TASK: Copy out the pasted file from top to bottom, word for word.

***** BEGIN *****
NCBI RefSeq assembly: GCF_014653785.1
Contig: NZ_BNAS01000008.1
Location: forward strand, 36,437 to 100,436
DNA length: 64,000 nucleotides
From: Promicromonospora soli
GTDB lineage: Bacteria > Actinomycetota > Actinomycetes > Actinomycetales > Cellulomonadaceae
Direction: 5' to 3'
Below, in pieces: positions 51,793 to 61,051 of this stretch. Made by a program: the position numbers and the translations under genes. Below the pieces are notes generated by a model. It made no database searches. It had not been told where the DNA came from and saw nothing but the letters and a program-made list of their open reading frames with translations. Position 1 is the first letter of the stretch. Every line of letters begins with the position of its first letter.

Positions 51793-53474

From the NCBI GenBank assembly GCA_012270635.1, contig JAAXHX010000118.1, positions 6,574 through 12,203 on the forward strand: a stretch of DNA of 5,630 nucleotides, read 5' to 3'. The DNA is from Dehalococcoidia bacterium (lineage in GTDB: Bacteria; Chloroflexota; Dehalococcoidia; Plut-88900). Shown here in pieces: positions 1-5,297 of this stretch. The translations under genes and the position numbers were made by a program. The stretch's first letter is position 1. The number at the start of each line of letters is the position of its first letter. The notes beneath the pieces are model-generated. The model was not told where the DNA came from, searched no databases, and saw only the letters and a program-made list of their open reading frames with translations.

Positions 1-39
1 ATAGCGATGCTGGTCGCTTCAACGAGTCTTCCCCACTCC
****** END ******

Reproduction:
NCBI RefSeq assembly: GCF_014653785.1
Contig: NZ_BNAS01000008.1
Location: forward strand, 36,437 to 100,436
DNA length: 64,000 nucleotides
From: Promicromonospora soli
GTDB lineage: Bacteria > Actinomycetota > Actinomycetes > Actinomycetales > Cellulomonadaceae
Direction: 5' to 3'
Below, in pieces: positions 51,793 to 61,051 of this stretch. Made by a program: the position numbers and the translations under genes. Below the pieces are notes generated by a model. It made no database searches. It had not been told where the DNA came from and saw nothing but the letters and a program-made list of their open reading frames with translations. Position 1 is the first letter of the stretch. Every line of letters begins with the position of its first letter.

Positions 51793-53474

From the NCBI GenBank assembly GCA_012270635.1, contig JAAXHX010000118.1, positions 6,574 through 12,203 on the forward strand: a stretch of DNA of 5,630 nucleotides, read 5' to 3'. The DNA is from Dehalococcoidia bacterium (lineage in GTDB: Bacteria; Chloroflexota; Dehalococcoidia; Plut-88900). Shown here in pieces: positions 1-5,297 of this stretch. The translations under genes and the position numbers were made by a program. The stretch's first letter is position 1. The number at the start of each line of letters is the position of its first letter. The notes beneath the pieces are model-generated. The model was not told where the DNA came from, searched no databases, and saw only the letters and a program-made list of their open reading frames with translations.

Positions 1-39
1 ATAGCGATGCTGGTCGCTTCAACGAGTCTTCCCCACTCC